TH€ PUNT: Hall steps up to plate again – this time for sick children
CHAMPION of distressed borrowers David Hall has a new mantle. He has just launched Bumbleance, an ambulance service aimed at sick children. The bee-themed ambulance, which is wi-fi equipped and kitted out with iPads, toys and mood lighting, can be booked in advance to help sick kids travel in style and comfort.
The idea was spearheaded by Dingle parents Tony and Mary Heffernan, pictured above at yesterday's launch with Mr Hall and Miriam O'Callaghan.
We are regularly impressed by Mr Hall's perseverance towards achieving his goals, and we think parents of sick children around the country will be glad to have him on their side. As director of the Irish Mortgage Holders Association, he has long been a champion of the most vulnerable.
His case last year, challenging the legality of the promissory note, was taken at personal risk under the threat of massive defence fees. When IBRC eventually did present him with a huge legal bill – to the tune of €27,000 – Hall again didn't take no for an answer. He went to regulating body, the Taxing Master, and had it reduced by an impressive 75pc.
Sick kids, distressed borrowers, and anyone who has been handed an excessive legal bill, he's stepped up to the plate for all three. Now if only we can convince him to take on the clampers outside Independent Towers.
Cameron defends British honour
DAVID Cameron was showing off the good old British bulldog spirit yesterday, defending the country's honour after a Russian official at the G20 mocked its size and influence. The official reportedly told reporters that no one pays any attention to Britain and dismissed it as "just a small island".
This prompted Mr Cameron to put the British stiff upper lip squarely on display as he offered a robust defence and tried to remind us all why they think Britain is so great.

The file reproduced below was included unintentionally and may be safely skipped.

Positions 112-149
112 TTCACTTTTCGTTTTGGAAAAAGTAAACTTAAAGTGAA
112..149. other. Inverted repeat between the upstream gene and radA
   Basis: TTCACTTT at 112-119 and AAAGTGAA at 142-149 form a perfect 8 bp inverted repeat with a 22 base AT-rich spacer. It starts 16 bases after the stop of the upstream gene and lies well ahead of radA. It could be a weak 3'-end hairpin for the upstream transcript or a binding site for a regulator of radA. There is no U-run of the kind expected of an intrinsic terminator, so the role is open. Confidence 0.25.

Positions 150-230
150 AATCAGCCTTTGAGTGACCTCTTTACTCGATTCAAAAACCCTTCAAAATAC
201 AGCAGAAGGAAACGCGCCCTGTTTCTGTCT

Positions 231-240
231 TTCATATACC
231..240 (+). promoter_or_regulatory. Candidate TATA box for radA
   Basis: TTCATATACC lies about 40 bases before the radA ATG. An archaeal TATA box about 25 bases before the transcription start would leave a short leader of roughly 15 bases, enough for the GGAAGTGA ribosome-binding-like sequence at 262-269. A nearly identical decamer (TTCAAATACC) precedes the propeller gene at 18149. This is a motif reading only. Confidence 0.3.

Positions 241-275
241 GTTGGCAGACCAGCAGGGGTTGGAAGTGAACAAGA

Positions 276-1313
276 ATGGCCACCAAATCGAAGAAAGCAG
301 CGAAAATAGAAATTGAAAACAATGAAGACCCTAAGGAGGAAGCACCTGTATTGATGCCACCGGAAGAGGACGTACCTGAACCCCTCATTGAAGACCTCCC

"Britain may be a small island, but I would challenge anyone to find a country with a prouder history, a bigger heart or greater resilience," declared Mr Cameron.
"This is a country that cleared the European continent of fascism, abolished the slave trade, and gave the world the musicians Edward Elgar and The Beatles."
Then again, if the Russians feel Britain is a small island with little influence, what must they think of little old Ireland. Mr Putin, have you even heard of us?
Green's low-octane performance
THE Punt has seen a lot of chief executives in our time, and it is pretty easy to discern the type of person who tends to be at the top of successful companies.
Whatever they are like behind closed doors, in public at least they tend to be outgoing, boisterous, and energetic in general.
At Circle Oil's annual general meeting, the chief executive, Professor Chris Green, did not appear to be energetic or vigorous. If anything, it was the opposite.
Granted he was not served well by the set-up of the AGM. Few meetings work well when the directors are physically on the same level as their audience, but, when that is the case, the chief needs to get up and make sure he gets his point across.
Prof Green stood up and gave his presentation in perfunctory fashion, then resumed his seat and appeared to lose interest in the rest of the meeting. He rested his head on one hand and was quite passive for a man at the top of the tree.
It seemed instructive that his seat was wedged at the end of the table, away from his chief financial officer and chairman. He looked tired.
Prof Green's reputation is one of a technical man rather than a hard-charging businessman, and he has enormous knowledge of the oil business. One hopes his performance behind closed doors is better.